Making Sense of the New D.B. Cooper Frenzy

New interest in a 40-year-old cold case of a whiskey-drinking parachuter

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This is not the first time D.B. Cooper-mania has swept the country. The legendary figure who parachuted from a hijacked plane over the state of Washington 40 years ago this November has been lodged in the American psyche ever since. His caper has inspired a feature film, a novel, myriad true crime accounts and television reenactments, and lots of amateur treasure-hunters. On Saturday, the Telegraph reported that the FBI, still riding high after arresting Whitey Bulger earlier this summer, had gotten a new lead on the mystery, though the bureau was tight-lipped as to exactly what that was. By Monday, more details began to trickle out about a new suspect, dead for 10 years, who hadn't been named before in the case, either by the FBI or as one of the thousands who have claimed credit for the crime over the last four decades.

Cooper's myth has all the irresistible elements--a well-dressed daredevil, a missing treasure, an unsolved mystery. The suspect, who actually called himself Dan Cooper, wore a tie and carried a briefcase when he bought a ticket from Portland to Seattle on Nov. 24, 1971. Once the plane was in the air, he ordered a whiskey, lit a cigarette, and handed a note to the flight attendant: "I have a bomb in my briefcase. I will use it if necessary. I want you to sit next to me. You are being hijacked." Cooper demanded $200,000 in $20 bills, and four parachutes to be delivered when the plane landed in Seattle, holding the passengers hostage. After the delivery, and refueling, he released the passengers and demanded to be taken to Mexico, but after the plane got airborne, he jumped out of the rear door somewhere over the Cascade mountains, the $200,000 strapped to his torso. He was never seen again.

The suspect: While the FBI hasn't named its new suspect, it has identified somebody internally. The man has been dead for 10 years, the bureau said on Monday, which means he lived for some 30 years after getting away with the crime. The Seattle Times reported that he died of natural causes. F.B.I. spokesman Fred Gutt told The New York Times the lead came from a former law enforcement agent who "'had an association with' the suspect from long ago." He told Reuters the suspect was "someone who surfaced who hasn't surfaced before," which is somewhat unique in this investigation that still attracts false confessions, both to the FBI and to news outlets. The Seattle Post-Intelligencer wrote on Monday, "Since 2007, at least a half dozen people have contacted claiming to be Cooper, though none of the messages have given more than what's on his Wikipedia page."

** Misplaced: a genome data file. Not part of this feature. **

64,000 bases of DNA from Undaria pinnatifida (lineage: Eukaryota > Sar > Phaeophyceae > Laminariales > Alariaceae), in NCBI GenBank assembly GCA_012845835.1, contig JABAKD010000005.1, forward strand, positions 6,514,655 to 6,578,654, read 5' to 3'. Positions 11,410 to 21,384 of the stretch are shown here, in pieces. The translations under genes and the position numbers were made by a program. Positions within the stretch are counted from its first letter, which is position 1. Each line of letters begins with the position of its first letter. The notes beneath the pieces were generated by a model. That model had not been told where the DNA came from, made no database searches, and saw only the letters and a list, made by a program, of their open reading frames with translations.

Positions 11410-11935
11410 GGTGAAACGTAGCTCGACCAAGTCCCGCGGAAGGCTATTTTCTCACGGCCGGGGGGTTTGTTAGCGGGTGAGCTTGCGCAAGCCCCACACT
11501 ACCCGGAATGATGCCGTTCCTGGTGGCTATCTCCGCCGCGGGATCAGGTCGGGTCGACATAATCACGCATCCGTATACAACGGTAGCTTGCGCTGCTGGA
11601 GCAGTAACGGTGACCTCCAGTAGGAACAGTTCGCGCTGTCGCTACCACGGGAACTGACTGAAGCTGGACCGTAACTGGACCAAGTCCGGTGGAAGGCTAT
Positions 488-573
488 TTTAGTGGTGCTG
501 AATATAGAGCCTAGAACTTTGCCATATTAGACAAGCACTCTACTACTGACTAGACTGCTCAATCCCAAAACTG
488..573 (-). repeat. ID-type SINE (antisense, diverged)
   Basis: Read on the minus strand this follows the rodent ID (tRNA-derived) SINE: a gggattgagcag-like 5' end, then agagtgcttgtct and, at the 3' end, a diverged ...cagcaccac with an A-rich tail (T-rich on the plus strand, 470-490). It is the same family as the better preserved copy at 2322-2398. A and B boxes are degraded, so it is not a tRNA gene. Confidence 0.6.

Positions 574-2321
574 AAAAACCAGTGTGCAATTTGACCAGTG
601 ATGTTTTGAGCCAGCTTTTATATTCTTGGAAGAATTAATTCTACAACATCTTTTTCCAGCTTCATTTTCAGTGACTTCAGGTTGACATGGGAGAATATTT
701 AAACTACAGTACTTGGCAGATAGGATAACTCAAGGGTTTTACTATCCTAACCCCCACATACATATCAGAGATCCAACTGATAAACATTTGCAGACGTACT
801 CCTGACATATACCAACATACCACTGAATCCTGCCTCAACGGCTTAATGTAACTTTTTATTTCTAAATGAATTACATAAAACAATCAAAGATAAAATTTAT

The evidence: The new investigation comes from a tip given to the FBI by a former law enforcement agent, who provided the bureau with an item to be sent for fingerprint analysis, reports said yesterday. The Seattle Times reported that the item was a guitar strap, which was "not conducive to lifting fingerprints to compare to partial prints found in the plane," according to Gutt. But the bureau reportedly has DNA evidence from Cooper's Raleigh cigarette butts,* and the clip-on tie he wore, which it can test against the strap. The agency is working with the suspect's family to get more of his things for testing, The Seattle Times reported.

The frenzy: People love this story so much that even a hint the investigation might not be dead has brought amateur investigators and regular devotees out in force. According to the Post-Intelligencer, "By Monday morning, the whirlwind that forms whenever the FBI publicly discusses Cooper brought the agency more than 100 media calls." Amateur detective forums such as WebSleuths have lit up with the new details, and thousands of news outlets have picked up the story. But Houston Press blogger Pete Vonder Haar contends, via a Pearl Jam anecdote, that the frenzy is outdated and inappropriate:


I went to Lollapalooza in 1992, when Pearl Jam was the second act. During their set, a dude hopped up on stage, dodged security and ran through the band to dive off the opposite side. When the cops inevitably descended upon the kid, Eddie Vedder stopped the show and said, "No, you don't get it: If he makes it from there, across the stage, to there, without you catching him...he wins."

If Cooper survived the jump -- and that's a mighty big if, I grant you -- it means he's been eluding capture for four decades. In other words, he wins.

If the suspect is who the FBI thinks it is, he's already won by running out the clock.

*Since this story ran, Robert Blevins, co-author of Into the Blast: The True Story of D.B. Cooper, wrote to say that the detail of Cooper's cigarette butts had been misreported by the Daily Mail, which is linked in our text. In fact, Blevins said, the F.B.I. has lost the butts. A story last night on The Daily Beast supports that claim.

This article is from the archive of our partner The Wire.